Kenyan billionaire Chris Kirubi continues to prove that his business prowess will benefit him long term as he pockets €6.3 million after his company Haco Industries sells BIC East Africa franchise.
Billionaire businessman Chris Kirubi earned Sh714 million (€6.3 million) from last year’s sale of BiC brands East Africa franchise to French conglomerate Société BIC.
The French multinational has revealed the amount it paid to acquire part of Mr Kirubi’s Haco Industries Kenya in a trading update.
Haco Industries held the exclusive franchise for BiC products in the region for about four decades. “Haco Industries acquisition (6.3 million euros/Sh714 million),” BIC — the company — revealed in its results update for the year ended December.
“On 31 December 2018, BIC announced the transfer of Haco Industries Kenya Ltd manufacturing facilities in Kenya and distribution of stationery, lighters and shavers in East Africa to BIC. This acquisition is in line with BIC’s continued growth strategy in Africa, one of the most promising markets for BIC products in the world.”
The sale marked the latest reorganisation in Mr Kirubi’s portfolio of private companies. In December 2017, the billionaire took back full control of Haco after acquiring Johannesburg-based Tiger Brands’ then 51 percent stake in the fast-moving consumer goods manufacturer for an undisclosed sum.
Mr Kirubi had in 2008 sold his shareholding in the firm to the multinational for more than Sh300 million. Haco is among several private companies owned by Mr Kirubi, who also holds a 45 percent stake in agrochemical firm Bayer East Africa.
Contacted for a comment by the Business Daily Wednesday, Mr Kirubi referred all inquiries about the sale to Société BIC.
BIC has in the past said the transaction was in line with its continued growth strategy in Africa, with the multinational attracted by a positive outlook for the stationery market.
Besides Bayer East Africa, Mr Kirubi also has interests in the local franchise of global logistics company, DHL. The businessman also holds a controlling (30 percent) stake in the publicly-traded Centum Investment, currently valued at Sh6.5 billion as per the Nairobi Securities Exchange (NSE) market capitalisation.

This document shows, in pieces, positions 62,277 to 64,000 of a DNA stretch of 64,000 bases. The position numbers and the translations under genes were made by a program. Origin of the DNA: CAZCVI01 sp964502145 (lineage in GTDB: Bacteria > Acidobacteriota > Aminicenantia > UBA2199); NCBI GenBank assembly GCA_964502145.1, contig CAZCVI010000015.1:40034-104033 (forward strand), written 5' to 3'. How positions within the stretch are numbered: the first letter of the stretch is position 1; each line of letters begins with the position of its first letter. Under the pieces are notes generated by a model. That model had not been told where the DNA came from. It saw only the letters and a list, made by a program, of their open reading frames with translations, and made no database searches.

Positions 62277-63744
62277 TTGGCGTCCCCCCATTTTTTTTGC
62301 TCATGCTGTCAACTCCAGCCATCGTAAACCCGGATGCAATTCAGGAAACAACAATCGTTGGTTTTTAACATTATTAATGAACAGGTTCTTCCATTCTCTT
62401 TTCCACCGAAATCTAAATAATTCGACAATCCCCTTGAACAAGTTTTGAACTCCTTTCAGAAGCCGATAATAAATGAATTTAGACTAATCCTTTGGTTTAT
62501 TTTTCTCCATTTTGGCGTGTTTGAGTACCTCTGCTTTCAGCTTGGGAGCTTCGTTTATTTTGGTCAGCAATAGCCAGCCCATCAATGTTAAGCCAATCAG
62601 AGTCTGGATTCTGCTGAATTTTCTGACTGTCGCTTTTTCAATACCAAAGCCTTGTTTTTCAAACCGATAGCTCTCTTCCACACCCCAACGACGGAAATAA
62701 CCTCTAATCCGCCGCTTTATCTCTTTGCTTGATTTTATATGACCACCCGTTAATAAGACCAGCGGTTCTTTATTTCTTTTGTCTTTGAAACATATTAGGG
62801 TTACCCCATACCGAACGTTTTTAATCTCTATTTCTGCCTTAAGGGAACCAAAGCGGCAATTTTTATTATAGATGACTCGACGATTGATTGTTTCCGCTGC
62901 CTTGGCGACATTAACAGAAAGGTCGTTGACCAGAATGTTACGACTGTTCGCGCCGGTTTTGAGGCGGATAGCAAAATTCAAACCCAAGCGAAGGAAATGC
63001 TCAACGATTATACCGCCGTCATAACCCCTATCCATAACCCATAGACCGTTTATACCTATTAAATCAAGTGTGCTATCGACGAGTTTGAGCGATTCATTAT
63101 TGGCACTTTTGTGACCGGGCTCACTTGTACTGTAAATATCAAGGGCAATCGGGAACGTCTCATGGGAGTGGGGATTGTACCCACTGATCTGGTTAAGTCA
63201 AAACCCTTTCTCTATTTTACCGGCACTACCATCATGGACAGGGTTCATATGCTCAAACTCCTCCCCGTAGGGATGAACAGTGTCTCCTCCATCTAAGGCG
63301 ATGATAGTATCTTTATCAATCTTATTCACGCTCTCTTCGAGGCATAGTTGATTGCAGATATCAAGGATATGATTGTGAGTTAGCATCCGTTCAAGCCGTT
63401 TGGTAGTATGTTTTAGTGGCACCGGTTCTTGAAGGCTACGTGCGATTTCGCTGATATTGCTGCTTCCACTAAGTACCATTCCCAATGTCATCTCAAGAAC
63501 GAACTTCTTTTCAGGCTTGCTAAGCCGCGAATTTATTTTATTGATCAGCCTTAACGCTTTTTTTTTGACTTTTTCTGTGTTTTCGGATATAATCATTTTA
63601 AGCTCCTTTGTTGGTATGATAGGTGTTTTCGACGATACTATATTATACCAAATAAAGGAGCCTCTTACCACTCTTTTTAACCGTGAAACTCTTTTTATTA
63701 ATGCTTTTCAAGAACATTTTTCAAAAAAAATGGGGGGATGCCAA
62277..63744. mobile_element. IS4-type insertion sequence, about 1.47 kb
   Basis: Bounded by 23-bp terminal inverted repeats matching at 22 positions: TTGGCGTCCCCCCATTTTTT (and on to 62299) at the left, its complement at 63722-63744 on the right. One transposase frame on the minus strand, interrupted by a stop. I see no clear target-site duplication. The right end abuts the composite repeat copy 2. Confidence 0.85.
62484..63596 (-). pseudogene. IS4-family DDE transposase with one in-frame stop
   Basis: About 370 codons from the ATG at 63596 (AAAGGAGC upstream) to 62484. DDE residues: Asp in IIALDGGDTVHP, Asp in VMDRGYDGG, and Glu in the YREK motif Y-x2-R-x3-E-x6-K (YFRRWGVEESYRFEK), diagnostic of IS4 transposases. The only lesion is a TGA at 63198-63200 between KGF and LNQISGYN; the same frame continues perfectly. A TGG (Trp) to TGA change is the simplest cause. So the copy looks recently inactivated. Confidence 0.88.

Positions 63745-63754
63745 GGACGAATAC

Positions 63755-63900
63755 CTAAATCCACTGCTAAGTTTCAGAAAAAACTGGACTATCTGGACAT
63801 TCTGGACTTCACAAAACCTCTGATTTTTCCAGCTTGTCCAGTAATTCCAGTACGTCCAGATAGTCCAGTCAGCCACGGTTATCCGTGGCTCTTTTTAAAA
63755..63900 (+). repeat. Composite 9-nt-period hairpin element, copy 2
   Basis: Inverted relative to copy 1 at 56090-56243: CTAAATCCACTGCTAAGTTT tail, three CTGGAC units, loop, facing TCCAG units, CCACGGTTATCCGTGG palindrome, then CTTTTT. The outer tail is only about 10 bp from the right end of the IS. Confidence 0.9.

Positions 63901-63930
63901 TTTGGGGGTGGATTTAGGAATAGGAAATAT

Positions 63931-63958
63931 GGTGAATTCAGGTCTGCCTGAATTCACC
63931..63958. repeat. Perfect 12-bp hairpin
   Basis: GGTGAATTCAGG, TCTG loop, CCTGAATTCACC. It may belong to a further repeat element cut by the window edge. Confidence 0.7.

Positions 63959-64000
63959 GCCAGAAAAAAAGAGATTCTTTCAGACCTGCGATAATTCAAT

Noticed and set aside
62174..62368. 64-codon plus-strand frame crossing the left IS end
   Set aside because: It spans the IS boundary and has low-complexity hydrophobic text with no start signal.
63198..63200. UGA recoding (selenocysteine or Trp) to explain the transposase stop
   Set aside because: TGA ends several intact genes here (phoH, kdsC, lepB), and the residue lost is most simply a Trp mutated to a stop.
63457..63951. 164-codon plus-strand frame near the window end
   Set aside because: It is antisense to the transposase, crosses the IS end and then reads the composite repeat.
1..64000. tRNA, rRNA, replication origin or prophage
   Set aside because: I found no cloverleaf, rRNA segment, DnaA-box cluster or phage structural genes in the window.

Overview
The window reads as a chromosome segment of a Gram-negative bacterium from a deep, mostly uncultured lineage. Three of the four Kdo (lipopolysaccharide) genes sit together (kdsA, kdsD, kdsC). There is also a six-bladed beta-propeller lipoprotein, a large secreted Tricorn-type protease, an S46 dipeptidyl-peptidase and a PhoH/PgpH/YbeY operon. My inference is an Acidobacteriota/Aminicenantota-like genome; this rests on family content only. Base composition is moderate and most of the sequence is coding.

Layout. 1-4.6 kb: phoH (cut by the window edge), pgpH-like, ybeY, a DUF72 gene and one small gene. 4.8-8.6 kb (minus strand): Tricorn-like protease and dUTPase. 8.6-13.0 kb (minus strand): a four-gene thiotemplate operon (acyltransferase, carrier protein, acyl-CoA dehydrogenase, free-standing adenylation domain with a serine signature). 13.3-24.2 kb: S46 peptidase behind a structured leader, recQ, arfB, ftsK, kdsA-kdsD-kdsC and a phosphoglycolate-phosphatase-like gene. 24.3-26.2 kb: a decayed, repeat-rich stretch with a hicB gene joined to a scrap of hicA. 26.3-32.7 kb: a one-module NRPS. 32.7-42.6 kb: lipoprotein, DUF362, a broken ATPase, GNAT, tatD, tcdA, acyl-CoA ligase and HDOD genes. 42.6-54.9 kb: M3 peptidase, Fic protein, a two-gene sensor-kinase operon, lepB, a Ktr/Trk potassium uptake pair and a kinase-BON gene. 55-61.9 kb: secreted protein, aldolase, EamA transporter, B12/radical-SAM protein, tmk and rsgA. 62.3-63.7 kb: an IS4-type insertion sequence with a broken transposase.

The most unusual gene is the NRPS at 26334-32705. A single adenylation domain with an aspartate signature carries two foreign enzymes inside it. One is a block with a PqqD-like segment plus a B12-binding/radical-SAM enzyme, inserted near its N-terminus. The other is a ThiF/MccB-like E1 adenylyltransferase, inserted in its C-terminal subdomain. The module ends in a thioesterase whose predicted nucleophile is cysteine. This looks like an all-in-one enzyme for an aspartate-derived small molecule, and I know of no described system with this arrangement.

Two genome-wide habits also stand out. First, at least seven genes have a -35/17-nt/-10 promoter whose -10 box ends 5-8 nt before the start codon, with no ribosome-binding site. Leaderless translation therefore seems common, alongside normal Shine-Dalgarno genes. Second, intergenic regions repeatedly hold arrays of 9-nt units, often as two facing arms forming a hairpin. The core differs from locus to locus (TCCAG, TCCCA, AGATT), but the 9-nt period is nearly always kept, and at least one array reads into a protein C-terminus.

However, Centum’s latest reported book value marks the businessman’s stake in the firm at Sh15.4 billion. Mr Kirubi, who spent more than Sh1 billion to raise his shareholding in Centum from 24.9 percent in 2013 to 30 percent in 2015, sees the NSE-listed firm as his preferred investment vehicle.
Centum has launched new big-ticket projects in recent years, including the flagship Two Rivers mall and business complex.
He has raised Centum’s shareholding in various companies, including Almasi Beverages and Longhorn Publishers. As a long-established and publicly traded firm, Centum finds it relatively easier to raise new equity and debt capital compared to a private company.
Most of Centum’s capital-hungry ventures have been funded through joint ventures and foreign loans.
Mr Kirubi’s deal with BIC means that Haco is now left to trade in the home care and hair care line of businesses whose brands include Sosoft fabric softener and Miadi shampoo.
Haco had been manufacturing and distributing the BIC brand of products for the Kenyan market and neighbouring countries. After buying out Mr Kirubi, the French multinational said it would review the staffing levels at the unit upon assuming control, adding that it will align the business with its global operations. It was not immediately clear how many employees would be affected by such a review.
BIC has set for itself several targets to be achieved by 2022, including annual savings of €20 million (Sh2.2 billion) and reaching 10 percent of net sales from e-commerce. The multinational acquired Haco’s semi-automated production plant in Kasarani as part of the transaction.
The Kenyan firm said this would give it an opportunity to diversify and grow in the regional markets. The sale added to the emerging trend in the retail and fast moving consumer goods sector, where multinationals have squeezed out local franchises by buying them out or entering into joint ventures.
Such moves have been seen to arise from the desire to take a bigger chunk of profits as well as enforce standards, including pricing, marketing and customer service.
Besides their high quality, sales of BiC pens have been helped by strong relationships with large customers, including companies that ordered branded pens directly from Haco.